Those are good questions. Glenn is right -- the "very next verse" reference was a loose end from a previous edit that should have been caught. My mistake. It is in 1 Timothy 2:15 that Paul writes "But women will be saved through childbearing -- if they continue in faith, love and holiness with propriety." (NIV) The point I was trying to make was that Duncan also interprets Scripture in view of Scripture, using as an example a verse that follows closely on those that are the crux of the discussion. If the clear meaning is his touchstone, then he must apply this consistently to the following verses as well -- where the clear meaning appears that women must have children to be saved. The moment he says "that cannot be what Paul means here because we know from Paul and the broader witness of Scripture that salvation is by grace through faith, thus Paul must be saying something else here" he is engaging in the same "gymnastics" he condemns in others. Those who hold a more egalitarian interpretation (Stott, Fee, et al.) are Biblical scholars of the first rate as well, and they look at 1 Timothy 2:11-14 in view of Paul (e.g., Galatians 3:28) and the practice of the early church (e.g., Acts 18:26 shows Priscilla (listed before her husband Aquilla) teaching Apollos -- and they were close associates of Paul), and ask the question of whether we are really understanding what Paul is getting at here in 1 Timothy -- because our "clear meaning" interpretation seems to run against the current of Scripture. They might even point to the casualness with which Paul references Phoebe as evidence that we might not be understanding what Paul was really getting at in 1 Timothy -- it would seem if here was an exception to his general rule, he might explain why... unless there was no such general rule, and he is getting at something else in 1 Timothy. It is always fair to ask the question of what Paul meant and what his audience would have heard. I am not saying Duncan needs to agree with the egalitarian interpetation - but to say they interpret in bad faith and thereby undermine the authority of Scripture -- that the question itself is impermissible--is just not credible.

As to your other point -- that complementarianism is not culturally conditioned if it is pre-fall design -- this also turns on interpretation. First, was it pre-fall design? Does Genesis pre-fall teach complementarianism, or have we just read it through that lense (through the lense of our arguably erroneous understanding of 1 Timothy) for so long that we do not even notice it is a lense (think the view of grace before Luther, or the push of the anabaptist movement for "believer baptism", or whether Genesis 1 teaches literal six day creation)? (e.g., the same word for "helper" in the creation passage is used of God as our "helper" throughout the OT -- implying it is not an inferior position.) It's a fair question. The answer may be "no lense, this is what it says" -- but the question is not out of bounds, and to answer the question takes work. Second, even if it was pre-fall design (which is an open question between the camps) does the Gospel (e.g., Galatians 3:28 neither "male nor female" in Christ) trump this? Third, what do we even mean by "complementarian" and "egalitarian"? If one holds the day over the other with respect to 1 Timothy, what follows?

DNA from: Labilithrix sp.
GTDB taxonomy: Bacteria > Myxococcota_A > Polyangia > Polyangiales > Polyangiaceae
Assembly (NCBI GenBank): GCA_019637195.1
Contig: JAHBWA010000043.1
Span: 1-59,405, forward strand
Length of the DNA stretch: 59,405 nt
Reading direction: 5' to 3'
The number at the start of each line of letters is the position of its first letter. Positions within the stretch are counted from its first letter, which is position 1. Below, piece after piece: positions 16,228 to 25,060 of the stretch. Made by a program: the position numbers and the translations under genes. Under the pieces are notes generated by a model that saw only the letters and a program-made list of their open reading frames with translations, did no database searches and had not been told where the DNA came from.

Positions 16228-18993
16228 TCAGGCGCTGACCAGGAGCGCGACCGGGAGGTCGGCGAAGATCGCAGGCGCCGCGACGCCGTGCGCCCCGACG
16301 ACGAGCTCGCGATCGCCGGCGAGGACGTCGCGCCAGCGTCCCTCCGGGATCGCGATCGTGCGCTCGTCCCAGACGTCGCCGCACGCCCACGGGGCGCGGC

I know I am raising more questions than giving answers -- in short, I don't know which is a more correct interpretation of the underlying texts (this is certainly not so for all texts, but I think it is here). I would point you to some of the books and authors mentioned earlier in this chain who are more engaged on this if you want to dig deeper. But I believe Duncan et al.'s position -- that any variance from a complementarian position breaches the authority of Scripture -- is untenable. This strikes me as an issue much closer to disagreements over baptism than the authors care to allow.

Is that helpful?